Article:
Former Manitoba reservist Patrik Mathews charged in ‘ritual sacrifice’ of animal at white supremacist camp

Patrik Mathews — a former Manitoba army reservist and an alleged recruiter for a neo-Nazi group — is facing new charges in what is described as the ritual beheading of an animal during a paramilitary training camp in the U.S. state of Georgia.

In a 2020 hearing, Floyd County prosecutors said the animal — which they identified as a ram — was stolen from a nearby farm and beheaded during a meeting organized by The Base, a white supremacist organization, in October 2019, according to a report by The Associated Press.

Federal prosecutors have said it was a goat. They’ve said the men stole the animal and attempted unsuccessfully to kill it with a knife, eventually shooting it to death and cutting off its head in what prosecutors have described as a “pagan ritual sacrifice.”

The Rome News-Tribune, a daily newspaper in Rome, Ga., published a photo it said was obtained by The Guardian from an encrypted platform called Wire, which purportedly shows members of the group posing with the severed head of an animal.

The News-Tribune said prosecutors at a recent detention hearing in Maryland had indicated the photo was found on a group member’s phone.

At the end of the October 2019 training camp, which was attended by an undercover FBI agent, the members posed for photos, wearing tactical gear and balaclava hoods. The photos were later used for propaganda by The Base, which has espoused using violence to accelerate overthrowing the U.S. government.

Mathews is accused of acting as a recruiter for The Base while he was in Manitoba, before crossing into the U.S. in 2019.

He was arrested in Maryland in January 2020 and accused of illegally entering the U.S., and charged with two counts of being an alien in possession of a firearm and two counts of transporting a firearm across state lines with intent to commit a felony.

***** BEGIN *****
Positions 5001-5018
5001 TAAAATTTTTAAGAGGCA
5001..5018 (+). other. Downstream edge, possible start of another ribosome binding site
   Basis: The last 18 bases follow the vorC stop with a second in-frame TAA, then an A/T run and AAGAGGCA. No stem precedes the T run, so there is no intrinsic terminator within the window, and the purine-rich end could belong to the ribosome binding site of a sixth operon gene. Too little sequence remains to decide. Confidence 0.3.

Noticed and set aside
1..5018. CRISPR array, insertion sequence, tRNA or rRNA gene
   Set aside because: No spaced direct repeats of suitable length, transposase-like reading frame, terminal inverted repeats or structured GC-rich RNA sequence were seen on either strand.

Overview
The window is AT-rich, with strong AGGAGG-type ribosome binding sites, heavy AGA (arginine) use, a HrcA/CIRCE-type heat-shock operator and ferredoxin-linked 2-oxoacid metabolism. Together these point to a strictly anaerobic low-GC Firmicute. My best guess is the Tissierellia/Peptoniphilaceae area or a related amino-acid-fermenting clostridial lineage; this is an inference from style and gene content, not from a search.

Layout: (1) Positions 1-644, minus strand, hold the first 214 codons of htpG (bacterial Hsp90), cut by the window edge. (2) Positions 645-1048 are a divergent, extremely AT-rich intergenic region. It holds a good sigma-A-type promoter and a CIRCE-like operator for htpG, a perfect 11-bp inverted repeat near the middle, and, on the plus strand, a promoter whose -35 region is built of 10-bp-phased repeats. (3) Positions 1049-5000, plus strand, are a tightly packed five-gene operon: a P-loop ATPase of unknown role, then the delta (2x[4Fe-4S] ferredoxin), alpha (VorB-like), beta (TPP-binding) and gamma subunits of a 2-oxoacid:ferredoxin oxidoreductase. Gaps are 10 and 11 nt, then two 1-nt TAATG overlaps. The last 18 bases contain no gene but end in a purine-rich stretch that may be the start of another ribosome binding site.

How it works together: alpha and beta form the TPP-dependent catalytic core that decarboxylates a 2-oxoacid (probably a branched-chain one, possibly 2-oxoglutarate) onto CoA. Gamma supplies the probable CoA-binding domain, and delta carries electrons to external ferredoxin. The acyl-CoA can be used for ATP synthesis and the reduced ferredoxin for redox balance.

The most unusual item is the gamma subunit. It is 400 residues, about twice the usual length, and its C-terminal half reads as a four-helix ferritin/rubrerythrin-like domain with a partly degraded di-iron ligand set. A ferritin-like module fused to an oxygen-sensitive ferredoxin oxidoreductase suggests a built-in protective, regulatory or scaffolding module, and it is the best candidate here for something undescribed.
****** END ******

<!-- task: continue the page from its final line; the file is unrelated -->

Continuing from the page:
This photo is from a Base training camp in Georgia in August 2019. Patrik Mathews is now charged with the killing of an animal in a similar camp there in October 2019. (U.S. Attorney detention memo)

Three other men, all from north Georgia and linked by authorities to The Base, were already charged in relation to the killing of the animal in 2019 and other alleged crimes.

Luke Austin Lane, Michael Helterbrand and Jacob Kaderli have been held without bond for more than a year in the Floyd County jail, the Rome News-Tribune reported.

Mathews, originally from Beausejour, Man., is one of five additional men recently charged with aggravated cruelty to animals and livestock theft in connection with the 2019 incident. He was indicted on April 9, according to the Floyd County district attorney’s office.

Aggravated cruelty to animals involves malicious action causing death, torture or physical harm. It carries a sentence of one to five years in prison, along with a fine of up to $15,000. Livestock theft could see a maximum sentence of 10 years with a fine of up to $1,000.

This is the first time Mathews has definitively been tied to Lane, Helterbrand and Kaderli, who were arrested in Georgia days after Mathews’s own 2020 arrest.

At the time, an affidavit used to secure the arrest warrants described an unnamed member of The Base who “crossed into the United States illegally.” That detail and others in the affidavit match the description of Mathews from the FBI complaint against him filed in court.

The document suggested Mathews stayed with a member of the Georgia cell of The Base for months, but he was later reportedly characterized as “incompetent” and “stupid” and seen as a liability to the local group. The document suggests another group member wanted to kill Mathews.

Local police and the FBI believe the headquarters for The Base’s paramilitary training camp was a home and 105-acre tract of land in Silver Creek, Ga., owned by one of the other men charged.

Floyd County court officials say Mathews has not yet been arraigned in connection with the cruelty to animals and livestock theft charges.

He has pleaded not guilty to the other four charges he already faced. His lawyer, Joseph Balter, has previously said that in efforts to target members of The Base for a hate crime, investigators overstepped their bounds and violated his client’s right to free speech.

Balter could not be reached for comment on the newest charges against Mathews,.

In December 2020, a federal judge sentenced another member of The Base, William Garfield Bilbrough IV, to five years in prison after he pleaded guilty to two counts related to assisting Mathews. Bilbrough was charged with conspiring to transport and harbour Mathews.